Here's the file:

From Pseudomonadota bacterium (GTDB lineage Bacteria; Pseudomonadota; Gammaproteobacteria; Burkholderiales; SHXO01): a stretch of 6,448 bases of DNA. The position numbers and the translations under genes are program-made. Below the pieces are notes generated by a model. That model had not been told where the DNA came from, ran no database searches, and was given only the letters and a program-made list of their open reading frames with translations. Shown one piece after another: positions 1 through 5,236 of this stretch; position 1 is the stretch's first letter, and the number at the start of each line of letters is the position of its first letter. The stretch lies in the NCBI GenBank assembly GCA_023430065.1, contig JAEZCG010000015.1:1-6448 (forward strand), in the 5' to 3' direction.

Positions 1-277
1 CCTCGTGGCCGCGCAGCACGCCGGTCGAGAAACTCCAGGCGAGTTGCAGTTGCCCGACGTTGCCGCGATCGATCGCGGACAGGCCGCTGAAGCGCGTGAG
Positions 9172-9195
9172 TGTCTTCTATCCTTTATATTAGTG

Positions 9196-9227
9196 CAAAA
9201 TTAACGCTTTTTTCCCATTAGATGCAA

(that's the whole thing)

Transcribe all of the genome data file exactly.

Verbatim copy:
From Pseudomonadota bacterium (GTDB lineage Bacteria; Pseudomonadota; Gammaproteobacteria; Burkholderiales; SHXO01): a stretch of 6,448 bases of DNA. The position numbers and the translations under genes are program-made. Below the pieces are notes generated by a model. That model had not been told where the DNA came from, ran no database searches, and was given only the letters and a program-made list of their open reading frames with translations. Shown one piece after another: positions 1 through 5,236 of this stretch; position 1 is the stretch's first letter, and the number at the start of each line of letters is the position of its first letter. The stretch lies in the NCBI GenBank assembly GCA_023430065.1, contig JAEZCG010000015.1:1-6448 (forward strand), in the 5' to 3' direction.

Positions 1-277
1 CCTCGTGGCCGCGCAGCACGCCGGTCGAGAAACTCCAGGCGAGTTGCAGTTGCCCGACGTTGCCGCGATCGATCGCGGACAGGCCGCTGAAGCGCGTGAG
Positions 9172-9195
9172 TGTCTTCTATCCTTTATATTAGTG

Positions 9196-9227
9196 CAAAA
9201 TTAACGCTTTTTTCCCATTAGATGCAA